In  [Climate], we observed that games are increasingly becoming a vital instrument in achieving educational goals, ranging from language learning games, to games for learning ICT service management skills, based on actual business process simulations,  [Serious]. In reflecting on the epistemological value of game playing, we further observed, following  [Magic], that the game player enters a magic circle akin to a complex social system, where actors, rules, and resources are combined in intricate (game) configurations:

game as social system

players eventsgame space
Leaving the interpretion of the elements of such a (game) system, indicated in the table above, to the reader, we may wonder what meaning games have, and looking at the fantasy items and visual effects of current day video games, we may wonder not only what is the meaning of meaningful elements, having a logical place in the narrative, but also what is the meaning or function of the apparently meaningless elements. The answer is simple, involvement and more in particular emotional involvement due to the in-born playfulness of humans. In oppositio to the common conviction that gaming is a waste of time, many authors, including  [VideoGame], express the opinion that gaming and game-related efforts provide a form of active learning, allowing the gamer to experience the world(s) in a new way, to form new affiliations, and to prepare for future learning in similar or even new domains. More importantly, due to intense involvement and the need to analyze game challenges, gaming even encourages critical learning, that is to think about the domain on a meta-level as a complex system of inter-related parts, and the conventions that govern a particular domain, which  [VideoGame] characterizes as situated cognition in a semiotic domain. Without further explanation, we may note here that semiotic domain means a world of meaning that is due to social conventions and patterns of communication.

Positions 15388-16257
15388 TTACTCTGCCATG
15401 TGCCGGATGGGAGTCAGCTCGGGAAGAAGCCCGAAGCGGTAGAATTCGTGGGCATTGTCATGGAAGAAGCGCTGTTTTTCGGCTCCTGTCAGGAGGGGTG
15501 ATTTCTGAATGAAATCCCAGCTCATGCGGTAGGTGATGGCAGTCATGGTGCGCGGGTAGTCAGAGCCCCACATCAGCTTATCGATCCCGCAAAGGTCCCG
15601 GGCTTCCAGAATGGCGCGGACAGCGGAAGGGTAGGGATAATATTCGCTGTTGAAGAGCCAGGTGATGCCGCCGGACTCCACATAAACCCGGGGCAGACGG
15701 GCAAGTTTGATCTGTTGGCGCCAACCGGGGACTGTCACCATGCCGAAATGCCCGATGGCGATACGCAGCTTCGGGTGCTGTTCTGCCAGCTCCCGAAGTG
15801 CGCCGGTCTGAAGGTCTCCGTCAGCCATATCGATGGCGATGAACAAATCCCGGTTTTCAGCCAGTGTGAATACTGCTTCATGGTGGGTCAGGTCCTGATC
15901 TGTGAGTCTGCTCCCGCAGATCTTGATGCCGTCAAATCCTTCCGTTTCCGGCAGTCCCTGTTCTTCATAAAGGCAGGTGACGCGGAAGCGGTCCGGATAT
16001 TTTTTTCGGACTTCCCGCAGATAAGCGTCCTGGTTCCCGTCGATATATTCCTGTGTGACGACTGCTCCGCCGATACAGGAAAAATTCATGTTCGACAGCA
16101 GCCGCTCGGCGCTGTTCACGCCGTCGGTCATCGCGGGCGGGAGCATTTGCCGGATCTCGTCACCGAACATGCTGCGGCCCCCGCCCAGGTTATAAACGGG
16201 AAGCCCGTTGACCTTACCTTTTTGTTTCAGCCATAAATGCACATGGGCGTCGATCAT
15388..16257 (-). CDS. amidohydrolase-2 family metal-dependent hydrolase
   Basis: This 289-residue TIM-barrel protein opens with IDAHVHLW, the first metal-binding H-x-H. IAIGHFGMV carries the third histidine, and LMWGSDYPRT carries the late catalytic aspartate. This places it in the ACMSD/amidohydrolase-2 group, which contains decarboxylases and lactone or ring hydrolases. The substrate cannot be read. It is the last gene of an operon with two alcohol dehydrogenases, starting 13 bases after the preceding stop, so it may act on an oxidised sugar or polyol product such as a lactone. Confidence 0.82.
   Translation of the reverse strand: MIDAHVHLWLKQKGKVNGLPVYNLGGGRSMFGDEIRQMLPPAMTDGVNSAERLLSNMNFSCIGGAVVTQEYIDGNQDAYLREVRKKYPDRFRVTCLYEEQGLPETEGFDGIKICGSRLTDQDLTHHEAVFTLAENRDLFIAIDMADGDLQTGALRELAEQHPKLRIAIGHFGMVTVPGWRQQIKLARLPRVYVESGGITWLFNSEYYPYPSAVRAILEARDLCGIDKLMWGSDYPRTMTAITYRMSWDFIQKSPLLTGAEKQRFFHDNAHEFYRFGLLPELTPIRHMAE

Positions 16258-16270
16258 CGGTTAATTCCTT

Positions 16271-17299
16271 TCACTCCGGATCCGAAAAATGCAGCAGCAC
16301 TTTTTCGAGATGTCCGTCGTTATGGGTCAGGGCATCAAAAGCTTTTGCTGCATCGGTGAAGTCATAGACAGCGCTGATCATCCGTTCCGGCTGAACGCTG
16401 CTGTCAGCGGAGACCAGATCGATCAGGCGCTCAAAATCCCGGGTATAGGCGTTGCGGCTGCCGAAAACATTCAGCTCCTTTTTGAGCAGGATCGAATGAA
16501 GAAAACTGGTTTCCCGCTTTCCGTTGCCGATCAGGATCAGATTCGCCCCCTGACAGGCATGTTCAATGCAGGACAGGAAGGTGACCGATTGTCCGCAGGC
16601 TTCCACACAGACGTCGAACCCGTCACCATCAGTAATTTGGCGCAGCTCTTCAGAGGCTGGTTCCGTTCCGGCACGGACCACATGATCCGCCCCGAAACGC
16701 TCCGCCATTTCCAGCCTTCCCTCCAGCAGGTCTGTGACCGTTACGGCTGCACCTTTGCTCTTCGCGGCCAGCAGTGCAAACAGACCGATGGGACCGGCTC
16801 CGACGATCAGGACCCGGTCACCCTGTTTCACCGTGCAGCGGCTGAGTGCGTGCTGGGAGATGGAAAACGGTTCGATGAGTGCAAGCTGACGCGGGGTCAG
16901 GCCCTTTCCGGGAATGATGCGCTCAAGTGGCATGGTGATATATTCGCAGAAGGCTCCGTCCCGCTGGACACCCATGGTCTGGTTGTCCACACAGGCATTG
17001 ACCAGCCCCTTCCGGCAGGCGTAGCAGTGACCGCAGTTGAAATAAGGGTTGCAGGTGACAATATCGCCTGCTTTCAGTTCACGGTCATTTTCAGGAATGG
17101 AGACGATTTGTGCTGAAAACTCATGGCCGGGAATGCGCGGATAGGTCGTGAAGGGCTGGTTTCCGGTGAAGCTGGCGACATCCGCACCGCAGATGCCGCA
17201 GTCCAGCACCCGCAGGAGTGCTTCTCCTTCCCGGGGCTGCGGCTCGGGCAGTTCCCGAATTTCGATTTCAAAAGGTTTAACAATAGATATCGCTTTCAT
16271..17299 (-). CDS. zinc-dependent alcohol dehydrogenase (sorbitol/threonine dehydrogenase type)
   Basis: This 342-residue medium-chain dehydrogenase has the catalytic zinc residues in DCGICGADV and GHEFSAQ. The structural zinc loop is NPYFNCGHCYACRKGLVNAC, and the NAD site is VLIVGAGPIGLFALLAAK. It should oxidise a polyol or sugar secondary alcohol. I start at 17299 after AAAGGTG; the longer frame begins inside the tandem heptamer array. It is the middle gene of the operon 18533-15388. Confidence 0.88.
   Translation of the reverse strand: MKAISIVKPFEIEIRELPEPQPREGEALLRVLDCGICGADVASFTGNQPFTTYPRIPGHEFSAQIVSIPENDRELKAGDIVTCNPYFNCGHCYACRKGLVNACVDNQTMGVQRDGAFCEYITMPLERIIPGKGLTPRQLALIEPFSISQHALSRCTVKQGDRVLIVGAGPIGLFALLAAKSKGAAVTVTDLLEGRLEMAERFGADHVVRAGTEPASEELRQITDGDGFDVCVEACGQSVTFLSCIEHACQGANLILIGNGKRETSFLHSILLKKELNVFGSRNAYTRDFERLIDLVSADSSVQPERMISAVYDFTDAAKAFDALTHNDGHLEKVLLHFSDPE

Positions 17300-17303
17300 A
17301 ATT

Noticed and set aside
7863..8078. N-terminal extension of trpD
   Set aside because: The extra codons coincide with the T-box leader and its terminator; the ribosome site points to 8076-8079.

An often heard criticism on educational games is, unfortunately, that, despite the good intentions of the makers, they do not get the target audience involved, or put in other words, are quite boring. This criticism, as we will argue later, also holds for many of the climate games developed so far, and the question is how can we avoid this pitfall, and present the impact of climate change and the various ways we can mitigate or adapt to the potential threats of global warming in an entertaining way, that involves the player not only intellectually but also on a more emotional level? Put differently, what game elements can we offer to involve the player and still adequately represent the climate issue?